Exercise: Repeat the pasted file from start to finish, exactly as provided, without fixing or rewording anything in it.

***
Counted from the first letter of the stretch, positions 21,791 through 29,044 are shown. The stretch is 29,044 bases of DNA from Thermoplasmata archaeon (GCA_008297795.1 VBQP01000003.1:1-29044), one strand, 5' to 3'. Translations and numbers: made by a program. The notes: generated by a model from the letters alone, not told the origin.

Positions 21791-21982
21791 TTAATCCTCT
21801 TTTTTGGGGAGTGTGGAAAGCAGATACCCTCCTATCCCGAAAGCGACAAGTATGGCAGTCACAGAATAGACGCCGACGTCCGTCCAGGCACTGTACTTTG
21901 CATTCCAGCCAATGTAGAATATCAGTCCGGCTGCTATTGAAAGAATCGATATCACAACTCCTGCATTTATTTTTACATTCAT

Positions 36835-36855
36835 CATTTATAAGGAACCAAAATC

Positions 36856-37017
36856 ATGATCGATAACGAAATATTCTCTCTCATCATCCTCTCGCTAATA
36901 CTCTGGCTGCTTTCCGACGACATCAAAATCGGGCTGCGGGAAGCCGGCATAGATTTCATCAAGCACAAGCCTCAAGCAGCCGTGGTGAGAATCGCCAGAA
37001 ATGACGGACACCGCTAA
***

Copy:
Counted from the first letter of the stretch, positions 21,791 through 29,044 are shown. The stretch is 29,044 bases of DNA from Thermoplasmata archaeon (GCA_008297795.1 VBQP01000003.1:1-29044), one strand, 5' to 3'. Translations and numbers: made by a program. The notes: generated by a model from the letters alone, not told the origin.

Positions 21791-21982
21791 TTAATCCTCT
21801 TTTTTGGGGAGTGTGGAAAGCAGATACCCTCCTATCCCGAAAGCGACAAGTATGGCAGTCACAGAATAGACGCCGACGTCCGTCCAGGCACTGTACTTTG
21901 CATTCCAGCCAATGTAGAATATCAGTCCGGCTGCTATTGAAAGAATCGATATCACAACTCCTGCATTTATTTTTACATTCAT

Positions 36835-36855
36835 CATTTATAAGGAACCAAAATC

Positions 36856-37017
36856 ATGATCGATAACGAAATATTCTCTCTCATCATCCTCTCGCTAATA
36901 CTCTGGCTGCTTTCCGACGACATCAAAATCGGGCTGCGGGAAGCCGGCATAGATTTCATCAAGCACAAGCCTCAAGCAGCCGTGGTGAGAATCGCCAGAA
37001 ATGACGGACACCGCTAA